comprehension of meaning. . . lies not in the text itself, but in
the complex interaction between the author’s intent and his/her
performative ability to encode that intent, and the receptor’s
intent and his/her performative ability not only to decode the
author’s intent but to mesh his/her own intent with the
Late last month a
report titled “The Foreign Exchange of Hate: IDRF and American
Funding of Hindutva”[ii] hit the cyber-world.
Soon after that, enough copies were sent out to corporations
who contribute matching funds to India Development and Relief Fund (IDRF),
a Maryland based US charity, asking them to stop “funding hate”.
This report jointly prepared by Sabrang Communications of
Mumbai, India and The South Asia Citizens Web of France alleges that
IDRF funds are being funneled to entities inciting communal riots
and persecution of minorities in India.
‘serious’ nature of this report, one would expect that some
‘serious’ investigation must have been done for preparing this
91-page-long report. One
would also expect that such report would stand the rigor of a
critical academic deconstruction.
This response to Sabrang/FOIL report looks at Chapter 1 that
outlines the purpose, methodology, and organization of the report.
The emphasis is on understanding and critiquing the methods
employed by the researchers and writers of this report.
The objective is to determine if the methodology withstands a
rigorous critical examination.
This is significant because without a sound methodological
framework, the conclusions of the report become highly suspect and
even completely unreliable.
It is now well
established in the fields of linguistics, mass communications and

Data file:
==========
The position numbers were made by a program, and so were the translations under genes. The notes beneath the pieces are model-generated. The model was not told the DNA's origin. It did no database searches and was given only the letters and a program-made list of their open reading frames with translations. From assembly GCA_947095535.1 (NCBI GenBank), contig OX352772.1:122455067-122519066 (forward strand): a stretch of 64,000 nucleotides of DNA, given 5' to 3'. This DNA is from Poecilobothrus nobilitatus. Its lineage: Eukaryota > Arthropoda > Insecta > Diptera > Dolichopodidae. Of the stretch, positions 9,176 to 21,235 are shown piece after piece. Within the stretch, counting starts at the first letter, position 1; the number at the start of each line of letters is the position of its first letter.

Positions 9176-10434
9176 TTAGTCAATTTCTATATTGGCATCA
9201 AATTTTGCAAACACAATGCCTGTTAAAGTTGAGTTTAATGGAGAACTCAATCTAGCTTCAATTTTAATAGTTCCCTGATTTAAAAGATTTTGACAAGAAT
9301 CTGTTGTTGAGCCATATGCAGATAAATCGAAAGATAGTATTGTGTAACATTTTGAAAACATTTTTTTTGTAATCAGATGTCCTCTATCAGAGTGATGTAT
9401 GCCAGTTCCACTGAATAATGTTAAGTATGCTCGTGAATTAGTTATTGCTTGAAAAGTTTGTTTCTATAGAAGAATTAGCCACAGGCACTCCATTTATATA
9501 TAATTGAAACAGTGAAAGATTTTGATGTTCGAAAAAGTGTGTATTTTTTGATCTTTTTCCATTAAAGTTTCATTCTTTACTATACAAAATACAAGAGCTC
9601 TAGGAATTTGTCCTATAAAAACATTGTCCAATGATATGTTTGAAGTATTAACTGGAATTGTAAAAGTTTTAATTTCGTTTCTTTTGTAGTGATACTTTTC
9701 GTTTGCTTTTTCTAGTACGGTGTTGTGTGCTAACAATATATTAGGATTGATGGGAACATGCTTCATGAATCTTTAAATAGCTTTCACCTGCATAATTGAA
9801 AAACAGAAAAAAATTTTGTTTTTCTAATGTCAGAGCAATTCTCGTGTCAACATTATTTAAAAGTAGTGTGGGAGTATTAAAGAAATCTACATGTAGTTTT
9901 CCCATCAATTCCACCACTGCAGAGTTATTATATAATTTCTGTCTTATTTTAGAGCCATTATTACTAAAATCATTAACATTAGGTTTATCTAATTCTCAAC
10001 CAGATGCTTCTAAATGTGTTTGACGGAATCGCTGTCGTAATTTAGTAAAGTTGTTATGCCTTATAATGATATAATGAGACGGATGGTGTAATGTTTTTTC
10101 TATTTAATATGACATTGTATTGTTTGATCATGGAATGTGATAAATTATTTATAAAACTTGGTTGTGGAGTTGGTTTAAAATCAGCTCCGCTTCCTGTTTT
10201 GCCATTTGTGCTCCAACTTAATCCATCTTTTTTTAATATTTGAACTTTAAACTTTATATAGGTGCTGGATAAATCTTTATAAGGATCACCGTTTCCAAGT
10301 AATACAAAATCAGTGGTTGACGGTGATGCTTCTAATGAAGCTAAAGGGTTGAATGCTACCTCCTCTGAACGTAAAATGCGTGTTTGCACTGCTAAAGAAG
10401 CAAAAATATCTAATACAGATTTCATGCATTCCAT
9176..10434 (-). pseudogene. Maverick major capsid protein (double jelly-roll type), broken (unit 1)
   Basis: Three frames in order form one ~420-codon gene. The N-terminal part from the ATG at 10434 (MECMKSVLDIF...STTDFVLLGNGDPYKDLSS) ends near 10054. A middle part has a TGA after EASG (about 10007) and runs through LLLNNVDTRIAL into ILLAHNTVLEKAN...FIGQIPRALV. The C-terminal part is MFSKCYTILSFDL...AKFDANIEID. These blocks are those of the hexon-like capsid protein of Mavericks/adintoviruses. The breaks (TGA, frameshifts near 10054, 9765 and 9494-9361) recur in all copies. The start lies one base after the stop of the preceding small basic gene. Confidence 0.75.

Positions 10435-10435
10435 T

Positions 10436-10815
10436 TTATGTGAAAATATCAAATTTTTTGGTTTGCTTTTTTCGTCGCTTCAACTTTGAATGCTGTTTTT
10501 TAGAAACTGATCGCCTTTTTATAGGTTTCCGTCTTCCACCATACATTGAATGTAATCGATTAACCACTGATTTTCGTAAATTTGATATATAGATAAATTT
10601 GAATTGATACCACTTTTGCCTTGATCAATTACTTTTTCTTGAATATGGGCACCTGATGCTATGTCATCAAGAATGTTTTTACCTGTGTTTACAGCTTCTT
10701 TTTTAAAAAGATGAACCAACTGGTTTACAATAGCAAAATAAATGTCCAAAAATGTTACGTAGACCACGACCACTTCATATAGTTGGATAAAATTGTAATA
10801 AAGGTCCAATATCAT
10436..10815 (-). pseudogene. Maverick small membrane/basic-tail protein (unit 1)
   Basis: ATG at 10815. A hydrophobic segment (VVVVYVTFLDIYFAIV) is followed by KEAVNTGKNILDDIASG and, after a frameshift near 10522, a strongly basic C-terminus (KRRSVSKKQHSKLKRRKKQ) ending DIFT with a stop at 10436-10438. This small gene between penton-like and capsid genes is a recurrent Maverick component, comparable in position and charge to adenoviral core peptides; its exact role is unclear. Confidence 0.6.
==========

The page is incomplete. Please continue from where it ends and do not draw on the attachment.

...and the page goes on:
media studies that texts are produced by socially situated speakers
and writers. Will this
help explain some of the methods used and conclusions reached by the
writers of this report?
In the first
paragraph of the report, section 1.1. titled, “Purpose” the last
sentence reads, “The Foreign Exchange of Hate’ establishes that
the IDRF is… . “ Now anyone who has done any semi-academic
writing knows that the ‘purpose statement’ is first and foremost
about INVESTIGATION rather than ESTABLISHMENT of facts.
Chapter 1 is titled
“Purpose, Methodology and Organization,” but only one page is
devoted to these three sections.
Authors then go on to present a two full page “Summary of
Findings” – something that is not mentioned in the title.
Why this deceit? Is
the purpose to merely ‘capture’ the reader’s attention (like
good writers do), or to ‘sell’ the readers to conclusions of the
report, before they even had a chance to evaluate the evidence?
The latter is significant because the purpose of this report
is nothing less than stopping the funding for a major
Indian-American charity. This
sort of tactic clearly reveals the agenda of the writers and makes
this report appear more as propaganda rather than a result of
For a 91-page report,
the entire methodology employed by the researchers and writers is
presented in one small paragraph in section 1. 2.
The authors state that the report is based on “a careful
study and analysis of more than 150 pieces of documentary evidence,
almost three-quarters of which are those published by the Rashtriya
Swayamsevak Sangh (henceforth, RSS or Sangh) and its affiliates.”
A critical reader must ask a basic question—What kind of analysis
Since there is no
mention at all of the analytical approach used, it may be reasonable
to assume that the researchers/writers at Sabrang used an approach
called “content analysis” – an approach most commonly used in
media studies and mass communications research.
To put it simply, this is a research tool used to determine